Col. Ted Stokes assumed took over as the commandant of the U.S. Military Academy Preparatory School June 26.
Col. Ted Stokes assumed took over as the commandant of the U.S. Military Academy Preparatory School June 26. (Photo Credit: Brandon OConnor) VIEW ORIGINAL

As the commandant of the U.S. Military Academy Preparatory School, Col. Ted L. Stokes Jr. will be tasked with preparing cadet candidates to attend West Point.

Whether they are fresh out of high school or entering after serving as an enlisted Soldier, cadet candidates’ year at USMAPS is designed to prepare them to meet the rigorous academic, military and physical standards of the U.S. Military Academy.

It is a chance, said Stokes—who assumed command of USMAPS June 26—to lay the foundation for future success before the cadet candidates “go down the hill to USMA” and become cadets prior to starting their careers as Army officers.

“I think that if this program is executed effectively—as I know that they’ve been doing—and then the follow on program downhill, you’re putting out what the Army needs, which is future leaders that are prepared to operate in the complex domains that we face today and in the future,” he said.

Stokes originally enlisted in the Army as a member of the Military Police in 1995, but he made the transition to officer by attending Officer Candidate School in 1999 before being commissioned as an Armor officer. Although he is not a West Point graduate and serving as the prep school commandant may not have been in his plans, he said it was an opportunity he couldn’t pass up. Stokes said throughout his career he has worked to become a student of leader development and he was excited to become the commandant in large part for that reason.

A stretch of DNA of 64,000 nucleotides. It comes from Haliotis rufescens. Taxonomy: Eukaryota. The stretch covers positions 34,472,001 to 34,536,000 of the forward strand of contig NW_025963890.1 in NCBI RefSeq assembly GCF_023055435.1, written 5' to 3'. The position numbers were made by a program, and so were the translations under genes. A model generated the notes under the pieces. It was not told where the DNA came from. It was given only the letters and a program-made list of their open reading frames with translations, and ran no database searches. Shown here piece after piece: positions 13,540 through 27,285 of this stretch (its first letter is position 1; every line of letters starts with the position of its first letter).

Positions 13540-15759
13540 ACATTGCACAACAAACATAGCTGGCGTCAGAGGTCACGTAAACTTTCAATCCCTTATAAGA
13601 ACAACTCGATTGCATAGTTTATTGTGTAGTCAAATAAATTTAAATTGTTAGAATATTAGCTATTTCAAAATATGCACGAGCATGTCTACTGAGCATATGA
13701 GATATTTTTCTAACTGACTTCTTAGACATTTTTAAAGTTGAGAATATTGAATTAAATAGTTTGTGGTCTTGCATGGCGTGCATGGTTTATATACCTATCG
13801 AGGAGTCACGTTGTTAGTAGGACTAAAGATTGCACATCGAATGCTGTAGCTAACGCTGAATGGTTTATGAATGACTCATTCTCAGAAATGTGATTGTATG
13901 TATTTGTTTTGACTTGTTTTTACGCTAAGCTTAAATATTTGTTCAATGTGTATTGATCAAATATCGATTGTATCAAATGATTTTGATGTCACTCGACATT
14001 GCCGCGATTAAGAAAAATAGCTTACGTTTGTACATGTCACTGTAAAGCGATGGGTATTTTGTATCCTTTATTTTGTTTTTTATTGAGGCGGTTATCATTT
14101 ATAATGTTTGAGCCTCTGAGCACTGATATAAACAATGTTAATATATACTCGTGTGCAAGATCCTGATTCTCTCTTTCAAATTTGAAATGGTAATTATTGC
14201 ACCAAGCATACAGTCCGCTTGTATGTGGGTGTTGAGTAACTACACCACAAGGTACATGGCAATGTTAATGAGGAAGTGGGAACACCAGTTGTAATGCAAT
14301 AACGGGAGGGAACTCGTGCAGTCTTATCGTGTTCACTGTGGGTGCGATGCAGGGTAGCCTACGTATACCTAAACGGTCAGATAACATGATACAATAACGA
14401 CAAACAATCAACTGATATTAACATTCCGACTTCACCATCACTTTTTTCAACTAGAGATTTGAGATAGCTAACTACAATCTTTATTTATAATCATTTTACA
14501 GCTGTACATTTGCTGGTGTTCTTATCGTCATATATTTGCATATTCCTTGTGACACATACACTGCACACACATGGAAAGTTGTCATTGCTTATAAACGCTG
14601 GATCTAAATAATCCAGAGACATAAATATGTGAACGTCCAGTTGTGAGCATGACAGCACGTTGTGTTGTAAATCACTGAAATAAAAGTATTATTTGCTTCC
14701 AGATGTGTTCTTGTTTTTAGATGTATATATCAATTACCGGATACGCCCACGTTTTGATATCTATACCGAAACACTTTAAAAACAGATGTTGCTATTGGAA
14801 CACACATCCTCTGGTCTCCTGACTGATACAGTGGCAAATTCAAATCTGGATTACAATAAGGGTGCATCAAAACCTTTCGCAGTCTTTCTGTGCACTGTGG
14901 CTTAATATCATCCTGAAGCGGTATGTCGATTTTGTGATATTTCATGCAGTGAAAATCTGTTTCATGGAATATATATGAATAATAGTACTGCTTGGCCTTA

“If you want to make the Army chuckle, come up with your own plans,” Stokes said. “It’s intriguing. It’s unknown to me. It’s new and it deals with both the military education, civilian education and academics, and all the things that I think are just critically important and interesting to me.”

After being on the job for only a short time, Stokes said he has realized it is akin to being the president of a small university. He is in charge of not just military training, but also the curriculum and student life for a new pool of cadet candidates each year. This summer, he has had to hit the ground running as USMAPS and West Point prepare to welcome students back in the coming weeks and work to conduct a summer training program that has been adjusted multiple times due to COVID-19.

“I think (COVID-19 is) going to impact all of us,” Stokes said. “It doesn’t matter where you are in the Army right now, your way of life, the environment you live in and the job that you do is getting impacted by COVID-19. It’s about how we react to it. We’re pretty flexible in the Army to reacting.”

While it may be his first exposure to West Point, his tenure as commandant will not be Stokes’ first time working to educate Army leaders. He previously served as the executive officer at the School of Advanced Military Studies. It is an experience he said he thinks will pay dividends as he helps to mold and develop future Army officers at the prep school.

“I think that’s very, very useful,” Stokes said. “Understanding how to kind of develop, execute, implement and refine continually updated curriculums is something that we did there. It’s obviously going to be something we do here. Interacting with civilian educators and military officers all on the same campus, the same footprint, we did that there. We’ll do that here also.”

Stokes moved to New York along with his wife and youngest daughter who is in high school, while his older daughter attends the University of Central Florida in Orlando. To prepare for his new role, he said he worked to learn about the history and tradition of West Point, but he has found that there is still a learning curve.